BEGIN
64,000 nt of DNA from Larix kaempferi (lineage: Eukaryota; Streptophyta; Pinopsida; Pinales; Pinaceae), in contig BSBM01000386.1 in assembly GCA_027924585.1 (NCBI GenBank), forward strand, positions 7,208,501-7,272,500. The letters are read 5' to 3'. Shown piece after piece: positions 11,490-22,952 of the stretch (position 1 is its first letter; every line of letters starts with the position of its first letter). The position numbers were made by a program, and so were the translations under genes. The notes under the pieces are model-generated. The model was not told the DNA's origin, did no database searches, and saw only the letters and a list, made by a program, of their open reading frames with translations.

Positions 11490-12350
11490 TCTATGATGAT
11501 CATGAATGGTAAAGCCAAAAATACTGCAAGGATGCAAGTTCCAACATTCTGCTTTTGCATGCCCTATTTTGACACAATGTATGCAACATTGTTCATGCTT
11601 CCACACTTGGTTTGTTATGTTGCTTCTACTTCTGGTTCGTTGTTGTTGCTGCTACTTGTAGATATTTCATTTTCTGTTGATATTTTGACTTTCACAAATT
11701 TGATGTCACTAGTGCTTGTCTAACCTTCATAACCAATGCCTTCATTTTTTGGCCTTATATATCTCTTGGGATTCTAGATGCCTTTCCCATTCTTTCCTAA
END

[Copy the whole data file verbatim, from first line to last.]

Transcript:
64,000 nt of DNA from Larix kaempferi (lineage: Eukaryota; Streptophyta; Pinopsida; Pinales; Pinaceae), in contig BSBM01000386.1 in assembly GCA_027924585.1 (NCBI GenBank), forward strand, positions 7,208,501-7,272,500. The letters are read 5' to 3'. Shown piece after piece: positions 11,490-22,952 of the stretch (position 1 is its first letter; every line of letters starts with the position of its first letter). The position numbers were made by a program, and so were the translations under genes. The notes under the pieces are model-generated. The model was not told the DNA's origin, did no database searches, and saw only the letters and a list, made by a program, of their open reading frames with translations.

Positions 11490-12350
11490 TCTATGATGAT
11501 CATGAATGGTAAAGCCAAAAATACTGCAAGGATGCAAGTTCCAACATTCTGCTTTTGCATGCCCTATTTTGACACAATGTATGCAACATTGTTCATGCTT
11601 CCACACTTGGTTTGTTATGTTGCTTCTACTTCTGGTTCGTTGTTGTTGCTGCTACTTGTAGATATTTCATTTTCTGTTGATATTTTGACTTTCACAAATT
11701 TGATGTCACTAGTGCTTGTCTAACCTTCATAACCAATGCCTTCATTTTTTGGCCTTATATATCTCTTGGGATTCTAGATGCCTTTCCCATTCTTTCCTAA